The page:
Sexual assault reports by cadets, midshipmen at military academies surge by 32%
WASHINGTON – Reports of sexual assault by cadets and midshipmen at the nation's military academies jumped 32% during the past school year, reflecting increases in those crimes and a greater willingness to report them, according to a Pentagon report obtained by USA TODAY.
There were 122 reports of sexual assault during the 2018-19 school year, compared to 92 in 2017-18.
"We are encouraged that more cadets and midshipmen made reports of sexual assault this year," said Nate Galbreath, acting director of the Pentagon's Sexual Assault Prevention and Response program. "Our program empowers those who experience sexual assault to connect with restorative care."
Last year, a more detailed report of sexual assault at the academies showed there were 747 incidents of unwanted sexual contact – ranging from groping to rape – in the 2017-18 academic year. That was an increase of nearly 50% from the 507 incidents in 2015-16.
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That report, based on anonymous surveys of cadets and midshipmen at the Army, Air Force and Naval academies, is considered the best measure of the problem.
An advocate for victims of sexual assault in the military pointed to last year's report and said this year's numbers reflect an increase in incidents, not just a greater willingness to report them.
"Since rates were up dramatically in last year's survey, I don't see this as good news," said Don Christensen, president of Protect Our Defenders and the former chief prosecutor for the Air Force. "Rather, it's a reflection of a worsening problem."
The new report, scheduled for release Thursday morning, notes that reporting sexual assault can be risky to students' academic and military careers. Cadets and midshipmen fear being ostracized and damaging their reputations, according to the report.
It cites the experience of an unnamed male freshman at the U.S. Naval Academy. He told officials that reporting sexual assault can polarize midshipmen. "That sticks with you the whole time you're here because, like I said, it's a small place and things spread fast."
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Students at the academies referred to a "stereotypical male culture" that "requires women to fit in with the 'boy's club.'" Alcohol abuse contributes to assaults, the report said.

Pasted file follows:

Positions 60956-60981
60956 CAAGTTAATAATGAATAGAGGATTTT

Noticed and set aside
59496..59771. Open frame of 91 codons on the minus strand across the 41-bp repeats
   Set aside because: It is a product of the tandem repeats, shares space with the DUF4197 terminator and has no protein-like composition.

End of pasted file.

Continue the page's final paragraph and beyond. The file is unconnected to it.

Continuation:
There were 27 additional incidents in 2018-19, including some from civilians and assaults that had occurred in other years, bringing the total to 149. The comparable figure for 2017-18 was 117.
In the 2019 survey, about 16% of women and 2% of men at the military colleges reported being sexually assaulted. The increase in incidents in that report stemmed largely from more men and women at the Army's West Point academy reporting unwanted sexual contact.
About 12,900 students attend the Army's academy at West Point, the Navy's at Annapolis, Maryland, and the Air Force's at Colorado Springs, Colorado. Three out of four students are men.
Elizabeth Van Winkle, executive director of the Pentagon's office of Force Resiliency, stressed the importance of combating sexual assault at the academies because they produce many of the military's top leaders.
"Our data last year, and the findings from this year's report, reflect the progress we have made in some areas, and the significant work that remains," Van Winkle said. "We will not falter in our efforts to eliminate these behaviors from our academies and to inculcate our expectation that all who serve are treated, and treat others, with dignity and respect."
Christensen said the Pentagon has failed to address sexual assault among the ranks.
"The focus the last few years has been almost solely on prevention, with no evidence it is working," he said. "The opposite is true. They seem to have surrendered on accountability, and the results have been a dramatic increase in sex assaults and harassment."
Thursday's report is the latest signal of the continuing crisis of sexual assault within the ranks. In May, the Pentagon announced that sexual assaults within the military overall increased 38% from 2016 to 2018.
That survey estimated there were 20,500 instances of unwanted sexual contact in 2018, compared to 14,900 estimated in the last biennial survey in 2016.